I am part of the They even after becoming a Christian, and I hate that.  
I hope you recognize you are part of the They and you hate it too.
The thing I am most looking forward to in heaven is never, ever sinning against my Lord again.
Sexual sins, bad temper sins, greed sins, quarrelling sins, and tongue sins.
For me it is check, check, check, check, and check.
So many checks that I sometimes get to beating myself up.
But we should never, ever give into indwelling sin with a defeatist mentality.
One of my pastoral brothers in Christ wrote this: “Paul is not telling us that the life of the ‘wretched man’ is as bad as it could be, only that it is not as good as it can be. As we delight in the goodness of God’s Law and long to keep it perfectly, our inability to do so should trouble us acutely.”
The wretched man is all of us collectively voicing our distress over not being better Christians in this way as we are like Saint Paul and all the other saints who have gone one before us.
We must face the truth that in the here and now we are not want we want to be, but we are on our way to where we will fully and finally be perfect!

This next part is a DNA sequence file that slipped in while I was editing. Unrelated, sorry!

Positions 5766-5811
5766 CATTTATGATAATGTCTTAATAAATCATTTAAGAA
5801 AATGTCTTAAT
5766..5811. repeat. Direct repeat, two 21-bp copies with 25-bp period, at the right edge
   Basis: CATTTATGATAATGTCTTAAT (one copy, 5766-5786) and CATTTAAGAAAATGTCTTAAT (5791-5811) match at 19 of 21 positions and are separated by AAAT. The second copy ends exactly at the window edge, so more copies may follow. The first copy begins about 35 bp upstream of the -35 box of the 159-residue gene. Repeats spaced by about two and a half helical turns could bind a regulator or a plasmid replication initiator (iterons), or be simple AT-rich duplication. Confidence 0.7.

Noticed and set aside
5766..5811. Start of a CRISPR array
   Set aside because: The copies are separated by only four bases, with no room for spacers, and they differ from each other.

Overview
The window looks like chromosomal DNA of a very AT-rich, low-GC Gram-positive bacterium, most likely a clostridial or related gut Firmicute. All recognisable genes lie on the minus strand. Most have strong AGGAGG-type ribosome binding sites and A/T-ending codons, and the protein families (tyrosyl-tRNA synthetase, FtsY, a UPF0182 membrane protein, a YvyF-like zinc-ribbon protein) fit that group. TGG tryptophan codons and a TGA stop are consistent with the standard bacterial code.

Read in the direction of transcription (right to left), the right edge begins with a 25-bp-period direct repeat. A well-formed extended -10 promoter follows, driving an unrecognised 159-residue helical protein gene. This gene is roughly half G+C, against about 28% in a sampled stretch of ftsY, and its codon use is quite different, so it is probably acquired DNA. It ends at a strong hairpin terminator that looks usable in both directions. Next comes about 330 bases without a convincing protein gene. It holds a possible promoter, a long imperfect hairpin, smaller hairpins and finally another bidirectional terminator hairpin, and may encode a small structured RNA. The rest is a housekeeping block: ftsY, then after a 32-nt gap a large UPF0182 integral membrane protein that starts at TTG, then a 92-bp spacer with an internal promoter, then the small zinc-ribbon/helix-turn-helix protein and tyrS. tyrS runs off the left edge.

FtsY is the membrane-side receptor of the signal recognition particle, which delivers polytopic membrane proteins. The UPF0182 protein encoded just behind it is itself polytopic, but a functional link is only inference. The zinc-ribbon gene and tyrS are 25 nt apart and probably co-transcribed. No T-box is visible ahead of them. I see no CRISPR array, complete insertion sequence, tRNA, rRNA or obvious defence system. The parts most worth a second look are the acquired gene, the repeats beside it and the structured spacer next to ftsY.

I hope and pray that you and I are able to say with Paul:
Yes, I love your commandments, Lord.
Yes, I hate breaking them.
God hear my prayer, wretched man that I am. 
Thank you for setting me free from this body of death through Jesus Christ our Lord. 
Jesus Christ our Lord says to us today, “Come to me and I will give you rest.”
We need rest from guilt.
We need rest from shame. 
We need rest from the Laws’ condemnation.
We need rest from Satan’s accusations.
We need rest, peace, hope, and joy, and Jesus is ready to give it.
On that first Palm Sunday, Jesus went riding into Jerusalem on a donkey.
When kings came riding on a donkey, that meant they were coming in peace. 
Our King Jesus came to give us peace with His Father.
Our King Jesus came to make us righteous and grant us salvation.

A member of Grace once asked me what the book of Revelation is all about. 
I said, well I can give you the really, really long version or I can give you the really, really short version.
He said, “Well I am old, let’s go with the short version for now.”

The book of Revelation was written to be a source of comfort for Christians throughout all the ages.
Throughout all the ages, Christians will experience all kinds of trials and tribulation.
Throughout the ages, all Christians will have to wage war with Satan and the world.
Throughout the ages, all Christians will have to wage war with their old sinful nature.

But Revelation 17:14 is a victory cry for the righteous who live by faith throughout the ages.
They (all of our spiritual enemies) will make war against the Lamb.
The Lamb will conquer them all.
For he is Lord of lords.
He is the King of kings,
All who are called, chosen, and faithful to Him will reign with Him forever.”
Here is my simple translation – Jesus wins and so do we!
One day the external and internal battles will be over, and we will live with Jesus eternally.
In His name, Amen.